The Daily Caller

The Daily Caller
The Reichstag building, seat of the German lower house of parliament Bundestag, is pictured though a flag depicting fugitive former U.S. National Security Agency contractor Edward Snowden, during a demonstration in Berlin November 18, 2013. REUTERS/Tobias Schwarz  (GERMANY - Tags: POLITICS CITYSPACE CIVIL UNREST TPX IMAGES OF THE DAY) - RTX15IMM The Reichstag building, seat of the German lower house of parliament Bundestag, is pictured though a flag depicting fugitive former U.S. National Security Agency contractor Edward Snowden, during a demonstration in Berlin November 18, 2013. REUTERS/Tobias Schwarz (GERMANY - Tags: POLITICS CITYSPACE CIVIL UNREST TPX IMAGES OF THE DAY) - RTX15IMM  

Nobody cares about Snowden and the NSA anymore

By late summer, Google user interest in news stories about Edward Snowden and the National Security Agency fell below pre-scandal interest levels, according to a Daily Caller analysis of Google Trends.

Edward Snowden, an agency contractor-turned-leaker, and the NSA have dominated international news headlines for the better part of six months, ever since the Guardian published Snowden’s first disclosure on June 5.

Disclosures by The Guardian, the Washington Post, and the New York Times about the U.S., and the U.K., post-9/11 counterrorism and surveillance programs are expected to continue for months to come.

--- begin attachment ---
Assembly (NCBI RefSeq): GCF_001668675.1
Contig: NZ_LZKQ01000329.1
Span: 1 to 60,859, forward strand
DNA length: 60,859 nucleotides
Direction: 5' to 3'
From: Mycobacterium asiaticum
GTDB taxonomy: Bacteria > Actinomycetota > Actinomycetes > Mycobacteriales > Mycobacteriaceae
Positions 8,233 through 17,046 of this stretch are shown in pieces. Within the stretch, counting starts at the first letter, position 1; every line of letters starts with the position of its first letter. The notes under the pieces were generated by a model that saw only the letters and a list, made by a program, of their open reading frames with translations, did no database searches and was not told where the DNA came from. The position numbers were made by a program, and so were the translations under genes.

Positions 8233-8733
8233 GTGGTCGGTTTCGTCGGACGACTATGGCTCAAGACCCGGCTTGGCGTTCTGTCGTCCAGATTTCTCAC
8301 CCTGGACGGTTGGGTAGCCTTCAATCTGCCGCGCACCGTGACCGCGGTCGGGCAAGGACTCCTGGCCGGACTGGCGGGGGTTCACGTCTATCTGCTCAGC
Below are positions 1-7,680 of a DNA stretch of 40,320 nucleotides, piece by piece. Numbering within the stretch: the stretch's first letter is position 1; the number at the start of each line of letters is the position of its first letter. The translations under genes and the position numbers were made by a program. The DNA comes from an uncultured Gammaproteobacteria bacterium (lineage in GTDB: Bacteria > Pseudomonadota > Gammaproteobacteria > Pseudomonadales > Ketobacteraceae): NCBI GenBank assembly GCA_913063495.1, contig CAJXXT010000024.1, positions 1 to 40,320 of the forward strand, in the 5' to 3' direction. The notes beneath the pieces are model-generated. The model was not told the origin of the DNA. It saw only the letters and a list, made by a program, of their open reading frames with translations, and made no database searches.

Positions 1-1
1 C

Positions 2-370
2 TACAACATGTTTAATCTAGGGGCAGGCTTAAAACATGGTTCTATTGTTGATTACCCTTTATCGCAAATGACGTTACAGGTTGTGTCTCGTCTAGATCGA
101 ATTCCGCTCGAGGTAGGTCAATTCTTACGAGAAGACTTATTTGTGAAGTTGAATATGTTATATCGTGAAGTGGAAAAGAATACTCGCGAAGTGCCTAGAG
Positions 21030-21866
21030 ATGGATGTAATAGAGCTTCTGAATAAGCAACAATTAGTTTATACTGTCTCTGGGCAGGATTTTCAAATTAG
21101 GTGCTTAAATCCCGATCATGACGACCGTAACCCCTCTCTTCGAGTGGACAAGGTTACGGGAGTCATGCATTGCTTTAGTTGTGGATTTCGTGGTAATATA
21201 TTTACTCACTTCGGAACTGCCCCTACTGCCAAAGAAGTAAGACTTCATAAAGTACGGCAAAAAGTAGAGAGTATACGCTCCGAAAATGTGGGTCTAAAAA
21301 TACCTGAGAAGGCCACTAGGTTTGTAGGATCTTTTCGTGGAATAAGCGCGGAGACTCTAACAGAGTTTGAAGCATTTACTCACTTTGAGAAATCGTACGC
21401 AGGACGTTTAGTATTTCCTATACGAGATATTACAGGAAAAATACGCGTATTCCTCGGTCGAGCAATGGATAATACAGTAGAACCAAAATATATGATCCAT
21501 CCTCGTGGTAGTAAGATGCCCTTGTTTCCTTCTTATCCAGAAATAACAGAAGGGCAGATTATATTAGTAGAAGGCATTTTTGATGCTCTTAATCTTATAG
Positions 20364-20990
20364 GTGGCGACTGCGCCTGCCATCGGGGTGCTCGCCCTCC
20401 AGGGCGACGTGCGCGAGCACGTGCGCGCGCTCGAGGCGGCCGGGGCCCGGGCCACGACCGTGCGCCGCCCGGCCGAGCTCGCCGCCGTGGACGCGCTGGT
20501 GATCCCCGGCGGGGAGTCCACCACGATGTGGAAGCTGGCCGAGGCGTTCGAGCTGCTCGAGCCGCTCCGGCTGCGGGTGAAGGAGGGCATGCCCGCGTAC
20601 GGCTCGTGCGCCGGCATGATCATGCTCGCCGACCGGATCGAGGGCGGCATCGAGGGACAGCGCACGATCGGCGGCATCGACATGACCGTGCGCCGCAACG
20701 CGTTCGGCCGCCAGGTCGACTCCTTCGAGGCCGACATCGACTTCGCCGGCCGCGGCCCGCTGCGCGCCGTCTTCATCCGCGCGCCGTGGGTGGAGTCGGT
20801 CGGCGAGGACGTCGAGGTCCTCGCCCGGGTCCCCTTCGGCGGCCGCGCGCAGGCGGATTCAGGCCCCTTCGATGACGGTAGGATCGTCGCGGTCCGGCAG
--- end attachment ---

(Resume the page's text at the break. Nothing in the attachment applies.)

The political fallout of Snowden’s actions has been likened to a modern spy thriller, and have fueled anti-U.S. government sentiment worldwide.

Civil liberties advocates also took advantage of the leaks to promote higher awareness about how modern technology is contributing to the loss of people’s personal privacy.

Snowden was recently named as the runner-up to Time Magazine’s Person of the Year for 2013. But Google Trends, which tracks on a search interest on a relative index scale of 1 – 100, paints a different picture about how the public has reacted to the stories. On a scale of 1-100, 1 demonstrates the least amount of interest, and 100 shows the highest level of interest.

Google Trends both in the U.S. and worldwideshowed a dramtic spike in user interest both for “Snowden” and “NSA” during the first week of the disclosures in June.

Domestic and international user interest for “Snowden” also peaked at 100 during the week of Jun. 23 – 29 when he attempted to gain asylum in Ecuador. Search interest in “NSA” peaked during the second week of June.

By the first week of July, however, U.S.-based user interest in “NSA” had already declined below scandal interest levels.

International search interest in NSA stories first dipped below pre-scandal levels during the week of July 14 – 20. That trend persisted largely through the remainder of the summer and into the fall, except fro a brief rally in interest between Oct. 27 – Nov. 2.

Google Trends also ranked the District of Columbia, Maryland, and Virginia as the areas in the U.S. most interested in Edward Snowden and the NSA.

Internationally, Paraguay and the United States ranked as the countries most interested in the NSA ; Bolivia, Nicaragua, the U.S., Hong Kong, and Venezuela ranked as the countries most interested in Edward Snowden.

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